These classifications validate that being the largest buyer for conventional weaponry, it has plans to develop and modernize its defense forces. Even as regional tensions continue to mount, these new developments and allocations would enable their forces to move forward in the direction of their fresh acquisition that still thought of themselves as the lost decade of defense modernization surrendering crores.

Following a cross-border attack, it is prudent to turn back the pages where a raid was taken out by Indian forces in Myanmar on July 2015, an actual operation by paramilitary and army Special Forces. It hardly can be over-ruled where same tactics can be used against neighbouring countries like Pakistan following the induction of proactive strategies like Cold Start Doctrine (CSD) which is a tactics under wrap.

CSD to my knowledge is more about inflicting as much damage as one can to enemies forces and infrastructure within no time. It is more or less like a hit and run tactics giving no time to enemy to react. So keeping in mind the manifold forces of Indian army as compared to Pakistan, it poses serious security threats to Pakistan besides increasing the arms race which enables Pakistan to reserve the rights to defend itself in every possible manner.

Cautiously, to understand Indian military mindset which is reflected in retired Indian military officer named Rathor’s interview through igniting rhetoric which stated, “We will strike when we want to.”

Compounded with varying difficulties, Pakistan being a developing country has restricted possessions to counter the growing challenges of geo-strategic, political, social, economic, environmental and technological changes.

Consequently, keeping in mind all the developments that India has in its pockets, the induction of Tactical Nuclear Weapons (TNW’s) by Pakistan-- a concern exaggerated by different analysts and strategic theorists which in real terms is acknowledged by Pakistan to chalk out triggering conflicts and proactive strategies inducted by Indian forces. So the core challenges run much deeper than what the prevailing strategic environment has forced Pakistan to balance the strategic equilibrium in the region.

Referring to the development of TNW’s, our outstanding disputes and conflicts, our history of trust deficit, Indian continued advancements of conventional and nuclear capabilities has forced Pakistan to act in a way which can brush out all their options to inflict any damage to us.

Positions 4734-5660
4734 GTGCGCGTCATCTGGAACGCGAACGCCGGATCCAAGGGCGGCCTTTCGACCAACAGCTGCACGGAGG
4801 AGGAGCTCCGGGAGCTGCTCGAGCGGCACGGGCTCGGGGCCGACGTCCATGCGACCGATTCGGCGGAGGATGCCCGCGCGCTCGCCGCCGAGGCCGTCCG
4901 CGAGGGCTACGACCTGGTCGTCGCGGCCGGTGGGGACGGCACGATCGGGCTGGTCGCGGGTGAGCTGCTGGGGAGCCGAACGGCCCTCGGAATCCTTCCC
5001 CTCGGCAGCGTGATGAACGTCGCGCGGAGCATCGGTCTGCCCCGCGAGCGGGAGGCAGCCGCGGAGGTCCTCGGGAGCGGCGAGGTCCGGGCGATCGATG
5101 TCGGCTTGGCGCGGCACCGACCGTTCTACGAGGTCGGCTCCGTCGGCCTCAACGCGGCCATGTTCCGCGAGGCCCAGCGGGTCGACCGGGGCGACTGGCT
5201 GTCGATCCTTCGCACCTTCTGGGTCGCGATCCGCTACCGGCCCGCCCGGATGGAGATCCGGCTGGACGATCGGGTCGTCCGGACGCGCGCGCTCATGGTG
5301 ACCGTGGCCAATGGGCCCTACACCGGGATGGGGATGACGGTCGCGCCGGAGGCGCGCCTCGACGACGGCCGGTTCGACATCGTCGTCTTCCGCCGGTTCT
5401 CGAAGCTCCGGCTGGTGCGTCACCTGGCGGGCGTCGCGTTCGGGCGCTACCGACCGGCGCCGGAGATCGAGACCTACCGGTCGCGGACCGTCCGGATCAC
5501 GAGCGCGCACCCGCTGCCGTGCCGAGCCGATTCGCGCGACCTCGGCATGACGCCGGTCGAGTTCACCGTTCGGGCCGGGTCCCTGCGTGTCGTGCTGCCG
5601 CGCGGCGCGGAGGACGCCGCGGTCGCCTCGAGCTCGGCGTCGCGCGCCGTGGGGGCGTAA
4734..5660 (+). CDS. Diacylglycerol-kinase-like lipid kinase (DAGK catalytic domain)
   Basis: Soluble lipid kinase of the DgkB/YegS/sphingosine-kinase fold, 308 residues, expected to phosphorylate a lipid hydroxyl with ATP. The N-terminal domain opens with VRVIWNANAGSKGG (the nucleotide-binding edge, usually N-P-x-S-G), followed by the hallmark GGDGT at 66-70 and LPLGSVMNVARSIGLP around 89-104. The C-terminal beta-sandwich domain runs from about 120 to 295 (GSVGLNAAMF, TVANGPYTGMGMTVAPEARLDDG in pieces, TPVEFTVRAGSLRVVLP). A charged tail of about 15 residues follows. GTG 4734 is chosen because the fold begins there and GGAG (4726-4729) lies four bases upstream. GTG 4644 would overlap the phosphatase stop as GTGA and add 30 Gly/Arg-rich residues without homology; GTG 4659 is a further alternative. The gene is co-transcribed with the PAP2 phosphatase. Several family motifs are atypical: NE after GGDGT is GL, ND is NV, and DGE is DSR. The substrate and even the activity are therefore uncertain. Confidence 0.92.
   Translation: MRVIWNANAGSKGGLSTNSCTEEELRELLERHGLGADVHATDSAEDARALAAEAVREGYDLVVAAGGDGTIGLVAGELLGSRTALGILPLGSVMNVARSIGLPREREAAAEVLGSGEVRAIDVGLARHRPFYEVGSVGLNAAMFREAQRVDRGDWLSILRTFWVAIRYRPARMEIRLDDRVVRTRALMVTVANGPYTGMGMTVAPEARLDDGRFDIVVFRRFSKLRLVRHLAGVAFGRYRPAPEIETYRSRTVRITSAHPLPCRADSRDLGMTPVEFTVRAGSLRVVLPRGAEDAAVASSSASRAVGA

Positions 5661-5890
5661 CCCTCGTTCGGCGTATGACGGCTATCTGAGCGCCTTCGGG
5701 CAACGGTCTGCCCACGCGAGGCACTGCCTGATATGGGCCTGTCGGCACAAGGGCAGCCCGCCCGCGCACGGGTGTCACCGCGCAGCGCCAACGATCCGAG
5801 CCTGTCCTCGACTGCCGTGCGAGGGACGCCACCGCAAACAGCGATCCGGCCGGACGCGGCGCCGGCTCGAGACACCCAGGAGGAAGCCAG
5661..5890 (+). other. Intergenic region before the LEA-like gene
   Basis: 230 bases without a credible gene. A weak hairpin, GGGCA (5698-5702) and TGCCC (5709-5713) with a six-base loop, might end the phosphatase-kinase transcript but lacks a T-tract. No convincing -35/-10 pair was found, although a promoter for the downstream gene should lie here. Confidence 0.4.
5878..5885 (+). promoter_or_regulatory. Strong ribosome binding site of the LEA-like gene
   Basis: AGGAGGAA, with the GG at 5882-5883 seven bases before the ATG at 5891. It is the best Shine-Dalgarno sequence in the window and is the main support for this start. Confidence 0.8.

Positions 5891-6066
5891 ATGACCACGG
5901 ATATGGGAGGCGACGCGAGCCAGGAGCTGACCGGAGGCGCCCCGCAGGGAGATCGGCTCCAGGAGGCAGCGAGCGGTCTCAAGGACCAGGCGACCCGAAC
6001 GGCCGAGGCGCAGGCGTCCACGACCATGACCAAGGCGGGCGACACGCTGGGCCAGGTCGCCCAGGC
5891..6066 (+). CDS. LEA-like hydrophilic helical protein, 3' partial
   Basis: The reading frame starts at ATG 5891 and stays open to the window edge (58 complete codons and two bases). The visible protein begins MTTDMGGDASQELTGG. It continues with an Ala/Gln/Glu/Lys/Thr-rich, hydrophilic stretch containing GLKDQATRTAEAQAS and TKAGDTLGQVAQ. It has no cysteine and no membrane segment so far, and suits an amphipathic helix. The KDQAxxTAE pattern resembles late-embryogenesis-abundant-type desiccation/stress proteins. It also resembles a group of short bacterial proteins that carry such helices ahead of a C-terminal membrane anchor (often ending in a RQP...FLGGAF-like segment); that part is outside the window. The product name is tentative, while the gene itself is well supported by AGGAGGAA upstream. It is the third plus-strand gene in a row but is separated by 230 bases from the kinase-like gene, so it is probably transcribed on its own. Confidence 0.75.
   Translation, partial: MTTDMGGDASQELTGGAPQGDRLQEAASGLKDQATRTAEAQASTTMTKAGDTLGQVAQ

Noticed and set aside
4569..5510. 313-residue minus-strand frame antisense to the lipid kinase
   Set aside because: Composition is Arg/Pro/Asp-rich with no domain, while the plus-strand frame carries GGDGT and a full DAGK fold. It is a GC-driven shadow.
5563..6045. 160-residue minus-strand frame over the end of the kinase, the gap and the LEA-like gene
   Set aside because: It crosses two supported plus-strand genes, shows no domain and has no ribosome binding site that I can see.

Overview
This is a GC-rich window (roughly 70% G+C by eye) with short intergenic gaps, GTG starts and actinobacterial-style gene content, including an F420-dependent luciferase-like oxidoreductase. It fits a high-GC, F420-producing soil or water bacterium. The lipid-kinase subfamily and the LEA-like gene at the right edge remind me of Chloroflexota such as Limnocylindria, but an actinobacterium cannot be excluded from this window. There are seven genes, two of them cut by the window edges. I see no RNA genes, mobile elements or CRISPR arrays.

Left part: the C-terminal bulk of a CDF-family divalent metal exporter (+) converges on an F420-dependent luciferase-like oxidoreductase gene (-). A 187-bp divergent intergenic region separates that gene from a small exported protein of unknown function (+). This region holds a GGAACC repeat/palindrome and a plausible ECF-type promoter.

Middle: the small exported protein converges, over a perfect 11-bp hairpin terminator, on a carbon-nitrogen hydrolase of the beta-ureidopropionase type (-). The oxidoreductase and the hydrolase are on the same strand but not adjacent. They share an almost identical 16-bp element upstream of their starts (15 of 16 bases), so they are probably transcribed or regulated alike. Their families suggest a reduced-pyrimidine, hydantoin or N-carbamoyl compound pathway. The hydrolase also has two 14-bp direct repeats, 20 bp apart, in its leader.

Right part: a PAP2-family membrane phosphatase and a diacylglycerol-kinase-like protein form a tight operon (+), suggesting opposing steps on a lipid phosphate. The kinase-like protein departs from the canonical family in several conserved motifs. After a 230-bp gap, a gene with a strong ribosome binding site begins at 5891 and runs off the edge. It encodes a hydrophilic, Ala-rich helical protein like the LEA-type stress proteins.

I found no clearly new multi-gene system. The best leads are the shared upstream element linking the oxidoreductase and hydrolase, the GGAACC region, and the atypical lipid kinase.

In relation to this, the remarkable increase in Indian defense budget is another danger to this mix which is set to hike on $40billion comparing neighboring country Pakistan’s basic and military budget devoted at a tail ratio of roughly $7billion. Therefore, such advancement by Indian counterparts i.e. rudimentary defense spending is the basic foundation of apprehensions in the region.

Talking of criticalities, their nuclear ‘shopping spree’ is also a major catalyst for the region to be chained in arms race among neighbours. This new dawn of Modi’s modification has set the stage for which the international community must be concerned. As this all modification is on its way to fetter the region in fright of war and nuclear apocalypse alike First World War

In a similar vein, their determination to lease second nuclear submarine from Russia is also a cause of concern for vertical proliferation infers that global challenges and threats would now require new approaches. Russia being state party to START is also violating both the treaty obligations of START and NPT. These fleshy developments continuously in nuclear and strategic weapon domain are not merely an issue for the whole Asian region but will keep lurking the common security of all nations.

It seems that the adage international treaties and norms are constantly adjusting to the dynamic diplomatic relations that states have to manipulate where relations are now transformed to mutual suspicions of militarism machinery.

To further pursue the hegemonic designs to be a leader in the region the Modi government relaxes norms for foreign direct investment in its civilian and defense industry which will create India’s military industrial complex. This all implies moving towards the dangerous weaponization of Indian society where companies like TATA is engaged in collaborating Indian aerospace and defense manufacturing and potential integrated systems development opportunities, including unmanned aerial vehicles creating a neo-military complex in India. This can fuel long term cross border conflicts to sell the weapons they will make where spread of nuclear weapons to more states will be an obnoxious risk to global security.

Lastly, spending crores would further escalate existing disputes making South Asia a more trouble spot with high cost and increased threat of strategic volatility. The broader lesson would be to set a precedent where peace can flourish because the greater spending in military modernization could escalate into a nuclear war very quickly.